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Old 09-07-2011, 10:03 AM   #11
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I used to cook for one, now I cook for two. I've always been able to cook for 8.
a if you are making chili or spaghetti sauce or soup, does it really matter? Make what you want and freeze portions for later.
b buy appropriately. leg of lamb for two? probaly not but really nice loin chops, yes.
use those 8" skillets and those 1 qt pots
be creative with your leftovers. that pork roast with veg becomes a stew or soup as well as sandwiches or a salad.
tonight I am having chicken salad sandwiches from left over roasted chicken. I am also having a cup of soup made from broth from the carcass and the leftover veg. nothing wasted and it all tastes wonderful.
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Old 09-07-2011, 10:17 AM   #12
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+1 on the smaller pots and pans. I rarely pull my large saute pan out anymore. The 3.5 qt does just fine and helps me limit the amount of food I'm putting in it.
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Old 09-07-2011, 11:28 AM   #13
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Its all about your thought process. You can easily scale back recipes you love. Don't worry about having enough for a surprise guest or two. I'm thinking if you had to cook for an army you're probably a pro at stretching a meal! Also, like Aunt Bea says, there's always take out!
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Old 09-07-2011, 11:30 AM   #14
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There are lots of us who cook for two Sherry, and you've already heard some great ideas that I also use. My husband isn't big on sandwiches for lunch so leftovers are generally welcome here.

Jabbor said,
Quote:
Some things are hard to cut in half like lasagna.
I've discovered that making lasagna in a loaf pan will give you a nice high lasagna like we used to make for a crowd in a big lasagna pan. The first piece is a little tricky to get out, but it's tricky in a big pan too.

I also often make good use of my little individual casseroles for the two of us, and the presentation pleases me.
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Old 09-07-2011, 11:31 AM   #15
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I do not know how to cook for two unless I'm making eggs and toast.
I'm 'cooking for two challenged'.

I grew up cooking for 6 or more, then my own family of 5, teenage boys and now just three of us. I don't downsize, I just freeze family portions.

Yesterday I made beef bourguignon. After three of us ate, I put 4 individual quarts of it sans potatoes in the freezer and more than 2 quarts in the refrigerator along with the leftover potatoes.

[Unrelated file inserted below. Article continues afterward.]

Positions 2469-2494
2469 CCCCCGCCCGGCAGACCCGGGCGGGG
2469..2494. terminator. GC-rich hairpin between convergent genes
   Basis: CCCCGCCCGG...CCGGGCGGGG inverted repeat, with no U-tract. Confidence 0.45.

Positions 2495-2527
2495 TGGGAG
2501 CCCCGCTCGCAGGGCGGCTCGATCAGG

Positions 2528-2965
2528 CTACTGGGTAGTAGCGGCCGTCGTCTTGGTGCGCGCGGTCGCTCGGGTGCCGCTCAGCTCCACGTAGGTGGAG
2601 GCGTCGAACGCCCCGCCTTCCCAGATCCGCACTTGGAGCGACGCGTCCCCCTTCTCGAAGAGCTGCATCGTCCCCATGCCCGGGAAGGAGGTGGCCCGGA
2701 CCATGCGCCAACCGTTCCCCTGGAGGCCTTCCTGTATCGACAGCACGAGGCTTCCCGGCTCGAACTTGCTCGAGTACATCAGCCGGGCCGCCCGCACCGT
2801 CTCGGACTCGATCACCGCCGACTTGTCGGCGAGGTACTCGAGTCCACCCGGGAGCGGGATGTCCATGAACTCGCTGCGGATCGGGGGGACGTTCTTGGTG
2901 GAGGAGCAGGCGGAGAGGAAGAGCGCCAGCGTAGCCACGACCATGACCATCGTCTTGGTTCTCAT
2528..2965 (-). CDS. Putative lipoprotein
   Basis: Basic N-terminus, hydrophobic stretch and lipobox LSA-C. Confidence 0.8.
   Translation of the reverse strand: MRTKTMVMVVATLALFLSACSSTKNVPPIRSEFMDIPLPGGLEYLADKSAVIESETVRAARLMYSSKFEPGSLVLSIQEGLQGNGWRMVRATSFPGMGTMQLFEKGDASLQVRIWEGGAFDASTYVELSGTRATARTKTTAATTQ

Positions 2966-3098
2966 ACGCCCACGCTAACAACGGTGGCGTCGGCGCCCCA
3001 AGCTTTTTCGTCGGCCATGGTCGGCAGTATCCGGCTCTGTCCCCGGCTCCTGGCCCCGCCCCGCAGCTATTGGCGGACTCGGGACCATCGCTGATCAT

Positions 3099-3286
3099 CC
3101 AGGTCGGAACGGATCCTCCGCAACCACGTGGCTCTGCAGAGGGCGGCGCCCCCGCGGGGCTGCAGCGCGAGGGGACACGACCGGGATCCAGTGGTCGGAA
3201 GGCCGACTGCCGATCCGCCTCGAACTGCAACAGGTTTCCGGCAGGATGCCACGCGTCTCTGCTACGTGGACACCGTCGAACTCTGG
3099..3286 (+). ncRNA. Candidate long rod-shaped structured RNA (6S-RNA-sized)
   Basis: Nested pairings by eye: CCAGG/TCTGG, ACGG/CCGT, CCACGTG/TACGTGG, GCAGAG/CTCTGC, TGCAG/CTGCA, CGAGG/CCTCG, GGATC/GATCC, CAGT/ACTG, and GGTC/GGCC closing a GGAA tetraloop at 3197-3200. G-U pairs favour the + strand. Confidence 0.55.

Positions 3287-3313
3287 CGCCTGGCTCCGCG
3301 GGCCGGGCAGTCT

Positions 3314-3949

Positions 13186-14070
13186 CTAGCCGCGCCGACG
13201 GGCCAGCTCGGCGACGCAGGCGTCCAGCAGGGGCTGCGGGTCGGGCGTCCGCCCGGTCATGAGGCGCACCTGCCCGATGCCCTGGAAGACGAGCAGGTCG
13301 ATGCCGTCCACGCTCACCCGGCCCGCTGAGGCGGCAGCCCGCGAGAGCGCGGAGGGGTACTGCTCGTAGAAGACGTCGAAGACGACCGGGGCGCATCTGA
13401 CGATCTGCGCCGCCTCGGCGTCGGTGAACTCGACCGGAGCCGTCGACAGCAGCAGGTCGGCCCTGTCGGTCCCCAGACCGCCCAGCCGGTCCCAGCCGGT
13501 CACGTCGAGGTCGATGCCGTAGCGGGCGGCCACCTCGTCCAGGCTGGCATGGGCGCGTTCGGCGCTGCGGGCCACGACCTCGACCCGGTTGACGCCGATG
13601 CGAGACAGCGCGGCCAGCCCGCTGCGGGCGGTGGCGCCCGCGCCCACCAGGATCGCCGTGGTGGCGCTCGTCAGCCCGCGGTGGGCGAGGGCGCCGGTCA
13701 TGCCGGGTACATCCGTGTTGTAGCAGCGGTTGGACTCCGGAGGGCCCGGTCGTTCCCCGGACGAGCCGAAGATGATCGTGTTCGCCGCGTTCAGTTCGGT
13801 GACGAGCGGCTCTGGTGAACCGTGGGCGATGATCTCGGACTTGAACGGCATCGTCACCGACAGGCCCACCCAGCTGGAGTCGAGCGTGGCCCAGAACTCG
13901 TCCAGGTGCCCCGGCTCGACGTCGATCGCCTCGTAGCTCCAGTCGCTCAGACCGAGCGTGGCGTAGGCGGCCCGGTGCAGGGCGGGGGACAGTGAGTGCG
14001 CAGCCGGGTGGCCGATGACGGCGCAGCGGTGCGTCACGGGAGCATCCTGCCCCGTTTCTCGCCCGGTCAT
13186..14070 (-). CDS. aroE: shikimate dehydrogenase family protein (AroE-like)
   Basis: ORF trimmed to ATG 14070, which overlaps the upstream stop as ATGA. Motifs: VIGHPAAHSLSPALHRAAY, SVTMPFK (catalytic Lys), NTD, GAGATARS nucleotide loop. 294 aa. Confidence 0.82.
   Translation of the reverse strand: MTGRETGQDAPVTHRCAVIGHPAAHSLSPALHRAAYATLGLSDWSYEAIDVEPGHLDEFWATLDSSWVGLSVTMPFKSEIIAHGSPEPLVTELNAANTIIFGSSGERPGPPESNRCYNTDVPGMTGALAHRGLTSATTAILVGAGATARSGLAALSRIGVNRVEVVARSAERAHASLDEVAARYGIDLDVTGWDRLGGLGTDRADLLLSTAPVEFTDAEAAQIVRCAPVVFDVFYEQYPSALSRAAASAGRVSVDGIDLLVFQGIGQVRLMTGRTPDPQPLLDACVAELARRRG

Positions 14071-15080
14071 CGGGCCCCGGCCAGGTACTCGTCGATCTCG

Today we'll have leftovers (which are better than fresh cooked) and it frees up the kitchen for dehydrating tomatoes and shucking corn to freeze or can.
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Old 09-07-2011, 12:39 PM   #16
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Desserts are easier if you invest in a couple of small ramekins and just cut your recipes to make 2 small desserts instead of a big one. Cakes are simple, just half the recipe and cook separately. Cheesecake needs to be cut down to about 1/3 of the recipe to really work. Souffles and other special recipes are easy to find online predivided into 2 portions!
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Old 09-07-2011, 12:47 PM   #17
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I started by realizing that I didn't require leftovers for the next day's lunch, and if anyone stops by during mealtime without calling first, they're SOL cuz they ain't gettin' fed here. There's a McDonalds, a Carl's Jr, two Mexican restaurants, a dumpling house and a Jewish deli within walking distance if they're hungry.

One of the reasons I like buying Omaha Steaks meat is that almost everything they sell is individually vacuum packed in single portions.
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Old 09-09-2011, 10:34 AM   #18
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Quote:
Originally Posted by Zhizara View Post
You're so right, Aunt Bea. Oyster stew is a regular on my menu now, and if lobsters were available, they would be on my menu on a regular basis too.
oyster stew? i don't know, better run that one by aunt bea, first.... :)
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Old 09-09-2011, 11:12 AM   #19
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I usually only use a recipe as a starting point. After cooking for 4, then for 3, then the two of us, I've started using about what I think we will need for one meal. I find if I make more, we will usually eat it even if we don't need it. We love leftovers so when we do, enjoy them without making an entire meal again. When I make cakes, etc that do require a recipe, I usually give at least half of it away. The recipient appreciates it and we don't have to try to eat it up.I have a cookbook for 2, but found many of the recipes were things we probably wouldn't enjoy.
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Old 09-09-2011, 11:44 AM   #20
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"Does ANYONE really know how to cook for 2?"

Yes.


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